I'm doing quilting in the hoop now on Sprouts. I usually use either cotton or rayon on top and cotton underneath. Something 50# 2 or 3 ply, 3 ply if you want it seen better. And Cat is right you put whole quilt together, top, batting and backing and then quilt in the hoop. You won't need a stabilizer. Do a test first as you may need to adjust the tension a little.

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quiltingwolf.blogspot.com

PattiAnnJ
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Date: 6/7/13 2:14 PM

There is also clear polyester stuff (thread) in clear and dark.

------
"Improvise, adapt and overcome." - Clint Eastwood/Heartbreak Ridge

Franksdottir

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In reply to LynnRowe <<
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Date: 6/7/13 2:14 PM

Lynn, I have never done this technique, but I have a few suggestions.

First, if I were you, I would do a practice block on plain fabric. That alone will answer a LOT of questions. Make sure you measure each piece of fabric, front and back, and measure them again when you are done.

If you are using different designs (and I liked both of yours), I would make a practice block for each.

Isacord is FABULOUS thread. My embroidery machine hates it, but it comes in the most glorious colors and is excellent quality. Leah Day, the famous fmq'er, always uses Isacord.

If you don't want to use nylon monofilament, there is also a polyester version of the same size. Polyester has a number of advantages over nylon.

Like Cat, I adore using #100 silk for quilting. To help it catch, and to save money, I use #50 cotton thread in the bobbin, but I always use a cotton back, so this works well for me.

------
Barb

HDWen
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In reply to LynnRowe <<


Date: 6/8/13 3:19 AM

Quote: LynnRowe
Panzy is the FMQer around my place, this is NOT something I want to even try for myself.



So after I sew back together all the bits of perfectly good fabric that I cut into little bits, and get the top blocks done, I would like to hoop each of the blocks with batting and have Panzy FMQ them via FMQ embroidery designs.



But the blocks will only have the 1/4" seam allowances, so cannot be actually put into the hoop; I have sticky stabilizer or can get the adhesive spray if necessary (I'm allergic to sprays).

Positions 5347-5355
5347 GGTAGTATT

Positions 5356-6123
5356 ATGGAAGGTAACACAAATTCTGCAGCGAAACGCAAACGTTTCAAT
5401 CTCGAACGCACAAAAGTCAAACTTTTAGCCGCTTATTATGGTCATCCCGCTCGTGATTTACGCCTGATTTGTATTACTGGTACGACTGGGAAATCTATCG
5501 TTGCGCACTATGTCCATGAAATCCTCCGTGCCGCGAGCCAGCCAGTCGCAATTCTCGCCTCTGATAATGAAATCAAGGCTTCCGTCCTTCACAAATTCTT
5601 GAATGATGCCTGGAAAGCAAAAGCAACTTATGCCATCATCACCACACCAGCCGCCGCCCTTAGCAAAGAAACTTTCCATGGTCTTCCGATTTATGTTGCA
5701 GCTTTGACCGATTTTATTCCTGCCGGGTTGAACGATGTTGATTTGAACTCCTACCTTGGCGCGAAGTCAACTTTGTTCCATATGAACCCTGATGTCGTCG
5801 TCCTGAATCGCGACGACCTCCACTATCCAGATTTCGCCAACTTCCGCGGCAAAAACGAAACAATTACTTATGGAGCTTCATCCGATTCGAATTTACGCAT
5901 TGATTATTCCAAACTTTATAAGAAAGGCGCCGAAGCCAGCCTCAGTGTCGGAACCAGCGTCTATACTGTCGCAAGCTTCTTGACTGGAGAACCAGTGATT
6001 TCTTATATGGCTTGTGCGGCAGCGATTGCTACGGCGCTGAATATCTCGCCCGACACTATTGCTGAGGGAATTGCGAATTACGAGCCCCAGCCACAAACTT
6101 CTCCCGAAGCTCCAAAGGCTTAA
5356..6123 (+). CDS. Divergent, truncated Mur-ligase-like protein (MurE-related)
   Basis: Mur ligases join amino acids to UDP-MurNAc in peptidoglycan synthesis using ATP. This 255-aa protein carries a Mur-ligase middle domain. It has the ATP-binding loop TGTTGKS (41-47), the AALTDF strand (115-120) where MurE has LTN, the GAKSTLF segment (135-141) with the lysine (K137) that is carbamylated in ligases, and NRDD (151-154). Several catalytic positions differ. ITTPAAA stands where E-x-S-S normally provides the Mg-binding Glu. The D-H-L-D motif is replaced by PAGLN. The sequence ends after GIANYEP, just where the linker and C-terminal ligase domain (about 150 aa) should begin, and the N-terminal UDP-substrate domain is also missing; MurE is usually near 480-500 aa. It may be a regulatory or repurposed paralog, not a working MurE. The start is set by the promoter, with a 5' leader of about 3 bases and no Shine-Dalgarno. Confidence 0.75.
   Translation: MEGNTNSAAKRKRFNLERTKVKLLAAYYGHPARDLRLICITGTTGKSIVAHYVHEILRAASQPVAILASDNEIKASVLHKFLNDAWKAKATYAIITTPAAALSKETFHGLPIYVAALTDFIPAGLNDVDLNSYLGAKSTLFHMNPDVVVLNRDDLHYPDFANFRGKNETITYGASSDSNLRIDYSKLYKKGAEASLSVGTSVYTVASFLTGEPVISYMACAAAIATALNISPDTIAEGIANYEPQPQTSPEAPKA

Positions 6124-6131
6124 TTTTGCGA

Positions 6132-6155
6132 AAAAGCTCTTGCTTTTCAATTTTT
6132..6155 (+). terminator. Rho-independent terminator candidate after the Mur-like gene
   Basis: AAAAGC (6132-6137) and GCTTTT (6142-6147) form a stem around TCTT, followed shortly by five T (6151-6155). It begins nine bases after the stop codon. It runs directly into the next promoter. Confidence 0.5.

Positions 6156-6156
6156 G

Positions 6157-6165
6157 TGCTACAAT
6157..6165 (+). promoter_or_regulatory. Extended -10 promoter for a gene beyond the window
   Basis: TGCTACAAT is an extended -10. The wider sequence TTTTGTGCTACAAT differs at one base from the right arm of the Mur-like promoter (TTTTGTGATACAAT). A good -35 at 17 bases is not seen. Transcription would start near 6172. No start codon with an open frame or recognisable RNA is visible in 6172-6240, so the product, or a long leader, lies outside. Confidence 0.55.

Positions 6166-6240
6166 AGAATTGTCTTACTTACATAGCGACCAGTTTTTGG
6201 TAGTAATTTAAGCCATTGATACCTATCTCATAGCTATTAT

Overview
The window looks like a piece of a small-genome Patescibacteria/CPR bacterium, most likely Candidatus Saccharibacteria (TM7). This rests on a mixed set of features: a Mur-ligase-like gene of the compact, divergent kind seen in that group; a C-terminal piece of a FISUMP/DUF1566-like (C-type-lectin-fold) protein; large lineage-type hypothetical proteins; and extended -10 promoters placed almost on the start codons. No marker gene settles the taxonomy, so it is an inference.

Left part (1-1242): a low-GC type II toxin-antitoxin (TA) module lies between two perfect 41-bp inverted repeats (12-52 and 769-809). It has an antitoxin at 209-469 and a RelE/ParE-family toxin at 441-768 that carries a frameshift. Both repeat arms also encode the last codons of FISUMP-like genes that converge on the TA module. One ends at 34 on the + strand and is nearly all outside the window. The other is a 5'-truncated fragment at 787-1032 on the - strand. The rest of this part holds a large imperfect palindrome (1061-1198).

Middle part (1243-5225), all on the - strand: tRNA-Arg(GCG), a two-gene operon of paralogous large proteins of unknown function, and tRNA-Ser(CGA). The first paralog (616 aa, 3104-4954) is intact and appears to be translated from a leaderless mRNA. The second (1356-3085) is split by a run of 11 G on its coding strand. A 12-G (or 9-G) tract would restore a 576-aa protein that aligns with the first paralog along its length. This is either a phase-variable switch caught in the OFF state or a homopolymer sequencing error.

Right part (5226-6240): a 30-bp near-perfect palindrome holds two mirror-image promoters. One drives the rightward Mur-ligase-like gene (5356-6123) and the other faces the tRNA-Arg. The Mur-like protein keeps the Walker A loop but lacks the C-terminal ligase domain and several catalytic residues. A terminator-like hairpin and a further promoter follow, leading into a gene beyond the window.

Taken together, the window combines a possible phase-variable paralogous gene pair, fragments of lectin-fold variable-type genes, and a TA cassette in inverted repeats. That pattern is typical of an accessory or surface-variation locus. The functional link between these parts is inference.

Do I cut backing fabric large enough to be put into the hoop, then sticky the top block and (basted together) batting on top and let Panzy have at it? Or use muslin for the backing? Or just hoop up the sticky and embroider on the block and batting only?



Or...???



And no, I am not going to try any FMQ on my own; Panzy is much better at it than I could ever be.

I agree you need to complete the whole top then let Panzy have a go. I love using spray basting, but do take a flat sheet and lay it on my drive way outside. Then lay my cotton backing, and arrange the batting so I can spray that in sections. Make sure I've no wrinkles then arrange the top and spray the batting again in sections. After it is sandwiched, then it comes back inside.

This may help with allergies if you spray outside. And only spray the batting, not the fabric directly.

What I'm wondering is how you will fill in between the hooped sections you quilt? I love BOTH designs but see the bottom one perhaps would be easier to get tight next to the next block you hoop? Since that extends more to each tip, it maybe easier to hoop very close and almost have those tips touching, but not... only about 1" apart.

I'm a lazy quilter and can't find the ditch to stay in for STID methods. Recently I just sewed around in circles on a quilt and Love the way it looked. Now I am doing the same with one big square lol Resisting learning FMQ!!!

So far 2 of my sewing machines are doing good with horrible inexpensive serger cone threads in lovely colors. I can use cotton thread in the bobbins, but my machines don't like all the fluff through the threaders.

I hope you are having Fun putting all those tiny pieces you cut from perfectly good fabric back together hehehe that is exactly what I said too as a previous garment sewer - NO I don't want to learn quilting!!! How silly to cut whole fabric into pieces only to have to sew them back together!!

Now I am in LOVE with quilting!

Good luck and can't wait to see how these designs work for you!

:-Debbie

------
I have a great enthusium for sewing, but lack talent to be great.

2013